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ITIL 4 Enterprise Transition White Paper

White Paper

ITIL 4 Enterprise Transition White Paper

White Paper

  • White Paper
  • Agile
  • Collaboration
  • Processes
  • Service management
  • Value
  • AgileSHIFT
  • ITIL

Author  Ola Källegården, Olingo Consulting

March 26, 2020 |

 8 min read

  • White Paper
  • Agile
  • Collaboration
  • Processes
  • Service management
  • Value
  • AgileSHIFT
  • ITIL

After years of Agile mania, the market is becoming more pragmatic. It has become clear that speed and agility are important, but they must not come at the expense of quality and value.

The true Agile experts know this, but they have not been able to stop the misapplication of Agile values and principles. Defining the right level and type of quality requires an understanding of what stakeholders consider valuable.

For example, the mark of quality for a marketing application would be different from that for a life-supporting medical application. The market is now demanding balance. Speed is important, but so is stability and compliance. ITIL® 4 understands this and offers a well-adjusted perspective.

ITIL 4: What's new?

A focus on the concept of value and value co-creation is central to ITIL 4, as it was in previous iterations. In ITIL 4, the service value system (SVS) has replaced the service lifecycle, with a greater focus on practices and the importance of the four dimensions of service management, which are:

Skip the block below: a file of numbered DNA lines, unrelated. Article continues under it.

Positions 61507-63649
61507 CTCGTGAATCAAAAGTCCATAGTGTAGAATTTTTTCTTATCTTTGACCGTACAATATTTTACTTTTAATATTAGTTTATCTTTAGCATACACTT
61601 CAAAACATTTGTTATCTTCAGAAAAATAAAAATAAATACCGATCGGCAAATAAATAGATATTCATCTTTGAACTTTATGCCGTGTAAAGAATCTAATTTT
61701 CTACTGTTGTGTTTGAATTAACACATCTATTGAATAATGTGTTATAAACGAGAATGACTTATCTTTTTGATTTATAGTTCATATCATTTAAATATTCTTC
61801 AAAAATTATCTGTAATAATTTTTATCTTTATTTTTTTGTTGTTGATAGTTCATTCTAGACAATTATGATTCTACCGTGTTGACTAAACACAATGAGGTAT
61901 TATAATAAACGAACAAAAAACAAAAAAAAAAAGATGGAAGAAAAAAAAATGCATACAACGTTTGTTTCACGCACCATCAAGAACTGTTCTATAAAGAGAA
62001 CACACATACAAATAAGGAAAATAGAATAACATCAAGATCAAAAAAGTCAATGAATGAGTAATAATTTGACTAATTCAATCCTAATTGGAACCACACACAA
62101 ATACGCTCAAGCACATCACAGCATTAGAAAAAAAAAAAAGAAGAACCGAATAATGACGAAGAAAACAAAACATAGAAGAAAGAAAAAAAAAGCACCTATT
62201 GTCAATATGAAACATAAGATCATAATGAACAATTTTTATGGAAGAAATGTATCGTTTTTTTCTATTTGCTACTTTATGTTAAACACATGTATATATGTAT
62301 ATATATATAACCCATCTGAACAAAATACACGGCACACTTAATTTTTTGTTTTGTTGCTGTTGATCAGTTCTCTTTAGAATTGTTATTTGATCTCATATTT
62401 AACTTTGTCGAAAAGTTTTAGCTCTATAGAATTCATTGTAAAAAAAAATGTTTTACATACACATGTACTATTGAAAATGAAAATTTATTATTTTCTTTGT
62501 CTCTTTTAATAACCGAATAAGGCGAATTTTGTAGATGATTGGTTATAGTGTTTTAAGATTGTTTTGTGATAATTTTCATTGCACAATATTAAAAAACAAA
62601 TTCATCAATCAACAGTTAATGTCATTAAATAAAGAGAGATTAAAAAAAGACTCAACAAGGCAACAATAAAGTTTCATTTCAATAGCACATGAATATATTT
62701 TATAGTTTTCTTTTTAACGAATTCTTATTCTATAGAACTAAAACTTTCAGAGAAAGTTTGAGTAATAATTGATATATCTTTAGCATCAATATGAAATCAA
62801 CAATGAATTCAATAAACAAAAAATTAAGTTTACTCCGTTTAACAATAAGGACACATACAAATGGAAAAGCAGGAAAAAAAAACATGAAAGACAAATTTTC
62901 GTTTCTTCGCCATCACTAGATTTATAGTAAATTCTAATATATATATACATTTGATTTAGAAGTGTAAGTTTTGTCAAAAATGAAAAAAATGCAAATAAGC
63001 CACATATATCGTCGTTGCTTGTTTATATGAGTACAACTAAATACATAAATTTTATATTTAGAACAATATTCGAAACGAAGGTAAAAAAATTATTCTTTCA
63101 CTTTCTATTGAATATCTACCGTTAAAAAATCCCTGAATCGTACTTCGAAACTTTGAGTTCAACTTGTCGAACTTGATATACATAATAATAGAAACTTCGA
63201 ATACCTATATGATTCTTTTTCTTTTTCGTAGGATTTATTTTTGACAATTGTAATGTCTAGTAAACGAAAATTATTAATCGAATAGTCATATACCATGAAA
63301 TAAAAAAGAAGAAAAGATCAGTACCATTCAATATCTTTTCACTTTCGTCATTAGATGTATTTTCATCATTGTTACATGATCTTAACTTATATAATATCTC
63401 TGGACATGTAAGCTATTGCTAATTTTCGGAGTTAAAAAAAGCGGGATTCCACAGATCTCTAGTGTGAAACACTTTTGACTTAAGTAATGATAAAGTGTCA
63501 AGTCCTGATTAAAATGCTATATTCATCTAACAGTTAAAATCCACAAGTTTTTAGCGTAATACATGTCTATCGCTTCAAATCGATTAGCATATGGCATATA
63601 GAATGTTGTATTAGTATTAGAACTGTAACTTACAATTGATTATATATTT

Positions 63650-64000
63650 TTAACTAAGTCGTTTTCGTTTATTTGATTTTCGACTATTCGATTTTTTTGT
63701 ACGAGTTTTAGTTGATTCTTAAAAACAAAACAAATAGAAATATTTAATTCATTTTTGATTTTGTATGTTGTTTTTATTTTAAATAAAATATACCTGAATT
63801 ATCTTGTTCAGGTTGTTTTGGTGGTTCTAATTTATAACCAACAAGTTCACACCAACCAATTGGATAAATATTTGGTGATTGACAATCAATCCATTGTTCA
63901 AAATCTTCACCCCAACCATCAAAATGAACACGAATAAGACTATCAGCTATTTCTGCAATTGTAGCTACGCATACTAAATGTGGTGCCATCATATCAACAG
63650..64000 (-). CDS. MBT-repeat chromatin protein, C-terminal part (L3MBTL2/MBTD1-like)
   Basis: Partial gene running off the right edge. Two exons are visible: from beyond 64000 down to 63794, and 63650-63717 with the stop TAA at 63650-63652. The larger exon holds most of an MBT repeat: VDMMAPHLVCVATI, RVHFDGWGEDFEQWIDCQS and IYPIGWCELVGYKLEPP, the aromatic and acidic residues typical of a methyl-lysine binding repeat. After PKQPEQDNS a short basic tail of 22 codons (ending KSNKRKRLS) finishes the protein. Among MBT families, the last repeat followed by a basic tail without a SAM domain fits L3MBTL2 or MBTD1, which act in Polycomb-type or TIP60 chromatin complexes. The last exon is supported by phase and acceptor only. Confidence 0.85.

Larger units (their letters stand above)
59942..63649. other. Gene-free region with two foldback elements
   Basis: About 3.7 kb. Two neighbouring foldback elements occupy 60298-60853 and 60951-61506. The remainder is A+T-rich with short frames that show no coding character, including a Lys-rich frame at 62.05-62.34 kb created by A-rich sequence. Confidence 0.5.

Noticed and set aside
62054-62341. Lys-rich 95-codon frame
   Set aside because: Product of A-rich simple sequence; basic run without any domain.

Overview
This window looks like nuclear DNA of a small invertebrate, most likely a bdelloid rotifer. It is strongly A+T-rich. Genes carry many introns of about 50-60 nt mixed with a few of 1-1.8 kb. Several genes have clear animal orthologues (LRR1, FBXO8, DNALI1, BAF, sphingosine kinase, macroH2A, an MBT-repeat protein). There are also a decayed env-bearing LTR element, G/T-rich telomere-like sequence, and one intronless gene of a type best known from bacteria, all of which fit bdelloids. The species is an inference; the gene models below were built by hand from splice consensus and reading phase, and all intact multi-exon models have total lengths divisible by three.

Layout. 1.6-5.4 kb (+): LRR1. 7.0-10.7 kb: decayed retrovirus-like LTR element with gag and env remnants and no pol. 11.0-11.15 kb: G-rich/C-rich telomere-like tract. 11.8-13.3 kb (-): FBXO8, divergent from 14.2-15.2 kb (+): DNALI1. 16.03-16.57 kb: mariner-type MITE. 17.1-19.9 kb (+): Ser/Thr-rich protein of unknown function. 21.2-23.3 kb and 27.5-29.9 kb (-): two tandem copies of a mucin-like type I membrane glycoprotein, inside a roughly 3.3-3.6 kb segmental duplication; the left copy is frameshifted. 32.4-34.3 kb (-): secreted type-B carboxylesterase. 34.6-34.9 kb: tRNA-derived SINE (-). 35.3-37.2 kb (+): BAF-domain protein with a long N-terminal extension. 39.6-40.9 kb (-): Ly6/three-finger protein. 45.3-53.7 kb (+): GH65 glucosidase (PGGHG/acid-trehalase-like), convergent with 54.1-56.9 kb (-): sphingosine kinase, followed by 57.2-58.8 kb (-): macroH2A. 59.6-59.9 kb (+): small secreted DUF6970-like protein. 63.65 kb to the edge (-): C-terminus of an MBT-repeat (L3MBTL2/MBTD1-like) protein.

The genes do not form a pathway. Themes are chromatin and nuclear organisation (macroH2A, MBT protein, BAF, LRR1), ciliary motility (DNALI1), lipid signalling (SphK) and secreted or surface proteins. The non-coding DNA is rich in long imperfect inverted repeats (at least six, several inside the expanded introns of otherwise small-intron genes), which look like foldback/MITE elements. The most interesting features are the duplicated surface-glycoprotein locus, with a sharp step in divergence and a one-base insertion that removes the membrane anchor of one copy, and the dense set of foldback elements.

• organizations and people
  • information and technology
  • partners and suppliers
  • value streams and processes.

The four dimensions are interdependent and must be considered together. For example, it would be illogical to design the incident management practice without accounting for:

  • organizations and people, such as the competency of support staff
  • information and technology, such as the functionality of the service management tool
  • partners and suppliers, such as understanding how suppliers provide second-line incident resolution
  • value streams and processes, such as knowing when to invoke the critical incident workflow.

ITIL 4 is very different to previous iterations of ITIL. Previously, it was difficult to see the connection between ITIL and Agile principles; these are now embedded within ITIL 4. Additionally, ITIL 4 clarifies its relationships with other frameworks and methods, including DevOps, Lean, and CI/CD.

A key element that connects ITIL to Agile frameworks and philosophies and aids the practical application of ITIL are the seven guiding principles:

  • focus on value
  • start where you are
  • progress iteratively with feedback
  • collaborate and promote visibility
  • think and work holistically
  • optimize and automate.

These principles underpin the practices and support the organization in focusing on value co-creation. The difference between value creation and value co-creation is subtle but important. If the service consumer is incapable of realizing the benefits of a service, then value has not been co-created. For example, a service provider might create value by delivering a banking application that is functional, robust, and user-friendly, but if the consumer does not know how to access it, it will not co-create value.